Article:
Hey, so sorry about the absence. Like you noticed.
How was your Independence Day? Unless you were one of the 1215 airmen, Marines, sailors, and Soldiers who re-upped at the Al Faw Palace in Baghdad, it wasn’t nearly as good as mine (do you know how tingly I get simply knowing they did it at one of Saddam’s palaces?). Did any of you see a bald eagle, our national bird, on the nation’s birthday? I would say “me either,” except that I did, while floating down a river in the middle of the forested mountains. You wish you were me.
Oh my goodness, y’all, I can’t even put into words how much fun it was (but I’ll try). First off, I can’t believe that I was such a chicken about it before. The first time I hiked the Grand Canyon, I figured that hiking it was crazy enough (it is, a bit), and no way ever would I be insane enough to raft it or to ever raft any river, because that’s stupid and dangerous! I had canoed many times, but that just doesn’t have the scary factor that rafting has, for obvious reasons. I mean, canoeing can be really hard if you’re on the right river, but generally you’re only tipping over if you hit a tree or a log or something (done that).
Wow. So we drove up just past Horseshoe Bend to Cascade Raft & Kayak for our all-day rafting trip. The Cascade people are very nice, and the guides are great (well, I can’t really speak to all of them, but Eli was excellent). At the headquarters, they put us on a bus to take us to the North Fork of the Payette River, about a forty-five minute drive. Just driving up there is amazing. Since we were on the bus, we could see more than we could have seen had we been driving in the car; we could see down past the trees to the river and the miles and miles of Class V rapids that we passed. Breathtaking and a little unnerving, because you’re like, “Oh no! What if we miss a turn or something and accidentally end up on those rapids and die?” I assume I’m not the only one who had that reaction.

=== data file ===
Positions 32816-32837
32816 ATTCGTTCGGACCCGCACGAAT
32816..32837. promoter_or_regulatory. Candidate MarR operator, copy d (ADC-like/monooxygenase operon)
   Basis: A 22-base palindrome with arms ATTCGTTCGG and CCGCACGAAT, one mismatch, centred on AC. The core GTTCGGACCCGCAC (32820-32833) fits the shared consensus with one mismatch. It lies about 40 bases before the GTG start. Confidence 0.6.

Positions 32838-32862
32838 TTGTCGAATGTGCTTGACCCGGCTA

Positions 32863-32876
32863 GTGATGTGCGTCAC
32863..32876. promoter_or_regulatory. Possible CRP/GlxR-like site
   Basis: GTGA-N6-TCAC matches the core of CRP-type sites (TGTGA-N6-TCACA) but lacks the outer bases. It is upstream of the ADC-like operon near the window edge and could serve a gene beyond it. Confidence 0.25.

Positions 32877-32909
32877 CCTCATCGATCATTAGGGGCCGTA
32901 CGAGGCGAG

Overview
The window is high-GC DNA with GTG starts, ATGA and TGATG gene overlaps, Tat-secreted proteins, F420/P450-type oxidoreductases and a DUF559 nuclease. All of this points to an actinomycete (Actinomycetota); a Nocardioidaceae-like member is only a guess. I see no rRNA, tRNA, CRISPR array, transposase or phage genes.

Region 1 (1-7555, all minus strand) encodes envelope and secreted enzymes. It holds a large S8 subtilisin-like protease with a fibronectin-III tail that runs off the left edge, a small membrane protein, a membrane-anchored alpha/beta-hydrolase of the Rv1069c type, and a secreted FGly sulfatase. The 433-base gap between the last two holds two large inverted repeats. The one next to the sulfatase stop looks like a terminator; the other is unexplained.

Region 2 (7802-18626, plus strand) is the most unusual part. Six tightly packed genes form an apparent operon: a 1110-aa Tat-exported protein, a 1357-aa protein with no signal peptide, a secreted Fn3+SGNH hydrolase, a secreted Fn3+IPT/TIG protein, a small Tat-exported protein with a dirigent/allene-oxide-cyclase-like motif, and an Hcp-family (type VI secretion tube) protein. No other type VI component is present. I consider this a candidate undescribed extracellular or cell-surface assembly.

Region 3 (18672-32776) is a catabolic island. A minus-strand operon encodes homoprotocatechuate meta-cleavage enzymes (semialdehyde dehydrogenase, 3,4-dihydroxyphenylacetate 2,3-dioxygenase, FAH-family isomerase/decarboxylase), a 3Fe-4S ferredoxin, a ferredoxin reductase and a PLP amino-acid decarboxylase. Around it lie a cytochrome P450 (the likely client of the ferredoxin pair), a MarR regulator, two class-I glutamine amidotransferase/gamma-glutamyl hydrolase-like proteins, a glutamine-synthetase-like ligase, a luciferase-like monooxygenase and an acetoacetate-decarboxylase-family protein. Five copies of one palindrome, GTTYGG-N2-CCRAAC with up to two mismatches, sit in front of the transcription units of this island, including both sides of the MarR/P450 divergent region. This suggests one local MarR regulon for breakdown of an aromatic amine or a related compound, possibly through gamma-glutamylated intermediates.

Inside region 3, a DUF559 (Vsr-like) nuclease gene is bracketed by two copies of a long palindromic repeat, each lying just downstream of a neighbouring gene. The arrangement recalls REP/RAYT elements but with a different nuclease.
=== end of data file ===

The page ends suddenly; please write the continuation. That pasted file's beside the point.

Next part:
About half an hour into the drive, we stopped to pick up other people who were meeting us at Cascade (I think that’s where we stopped). There were three groups. One was a couple, one was a big family of several, and the other was a family of nine. While we were waiting for the family of nine to arrive, Frank and I sat on the bus and watched the people; we also fidgeted, because we couldn’t wait to get started. The big family of several was taking their sweet time getting themselves ready for the trip, but we later learned that the family of nine wasn’t there yet, so the severals knew we weren’t waiting on them. Now here’s something I hadn’t seen before: A man took off his shirt, and he wasn’t remotely Marky-Mark-like, so I mostly just put on my “ew” face and tried not to watch, but it was hard not to watch, because I was so fascinated by his behavior. The man took off his shirt, lathered himself up in sunscreen (sooooo much sunscreen), and then put his shirt back on. I don’t understand this, because where I come from, you put the sunscreen anywhere that isn’t covered by your clothes. I was still scratching my head and trying to figure that one out when he took off his shirt again. Rinse repeat. Lathered up all over again. Put his shirt back on. Rinse repeat. I don’t know if he was trying to turn his 15spf lotion into 45 or what, but that man applied sunscreen no fewer than three times to the same areas (which would be clothed). Finally, I said, “How much of that is he going to put on?” to no one in particular. The other couple still on the bus agreed that my question was valid, and one of the guides acknowledged the over-lathering. Human behavior is strange.